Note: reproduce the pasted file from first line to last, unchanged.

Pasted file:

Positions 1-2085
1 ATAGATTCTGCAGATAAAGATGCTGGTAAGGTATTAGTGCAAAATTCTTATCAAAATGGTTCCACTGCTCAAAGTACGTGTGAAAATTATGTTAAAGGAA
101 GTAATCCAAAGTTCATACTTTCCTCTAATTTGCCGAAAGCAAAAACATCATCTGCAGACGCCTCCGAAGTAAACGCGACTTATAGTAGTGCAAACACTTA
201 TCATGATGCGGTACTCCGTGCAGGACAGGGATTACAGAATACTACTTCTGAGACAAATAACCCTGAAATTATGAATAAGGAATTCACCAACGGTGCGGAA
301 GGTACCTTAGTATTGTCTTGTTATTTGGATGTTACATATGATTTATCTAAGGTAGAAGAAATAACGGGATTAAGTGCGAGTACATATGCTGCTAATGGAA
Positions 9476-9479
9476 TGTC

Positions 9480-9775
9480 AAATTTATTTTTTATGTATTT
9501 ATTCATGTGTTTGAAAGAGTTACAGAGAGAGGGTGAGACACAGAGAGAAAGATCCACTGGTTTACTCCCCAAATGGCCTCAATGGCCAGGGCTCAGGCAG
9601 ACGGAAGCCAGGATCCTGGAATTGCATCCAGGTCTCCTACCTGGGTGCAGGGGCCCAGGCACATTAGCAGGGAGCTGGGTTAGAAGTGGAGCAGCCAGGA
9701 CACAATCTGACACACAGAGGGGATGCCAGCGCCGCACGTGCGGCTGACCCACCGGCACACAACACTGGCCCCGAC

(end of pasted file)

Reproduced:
Positions 1-2085
1 ATAGATTCTGCAGATAAAGATGCTGGTAAGGTATTAGTGCAAAATTCTTATCAAAATGGTTCCACTGCTCAAAGTACGTGTGAAAATTATGTTAAAGGAA
101 GTAATCCAAAGTTCATACTTTCCTCTAATTTGCCGAAAGCAAAAACATCATCTGCAGACGCCTCCGAAGTAAACGCGACTTATAGTAGTGCAAACACTTA
201 TCATGATGCGGTACTCCGTGCAGGACAGGGATTACAGAATACTACTTCTGAGACAAATAACCCTGAAATTATGAATAAGGAATTCACCAACGGTGCGGAA
301 GGTACCTTAGTATTGTCTTGTTATTTGGATGTTACATATGATTTATCTAAGGTAGAAGAAATAACGGGATTAAGTGCGAGTACATATGCTGCTAATGGAA
Positions 9476-9479
9476 TGTC

Positions 9480-9775
9480 AAATTTATTTTTTATGTATTT
9501 ATTCATGTGTTTGAAAGAGTTACAGAGAGAGGGTGAGACACAGAGAGAAAGATCCACTGGTTTACTCCCCAAATGGCCTCAATGGCCAGGGCTCAGGCAG
9601 ACGGAAGCCAGGATCCTGGAATTGCATCCAGGTCTCCTACCTGGGTGCAGGGGCCCAGGCACATTAGCAGGGAGCTGGGTTAGAAGTGGAGCAGCCAGGA
9701 CACAATCTGACACACAGAGGGGATGCCAGCGCCGCACGTGCGGCTGACCCACCGGCACACAACACTGGCCCCGAC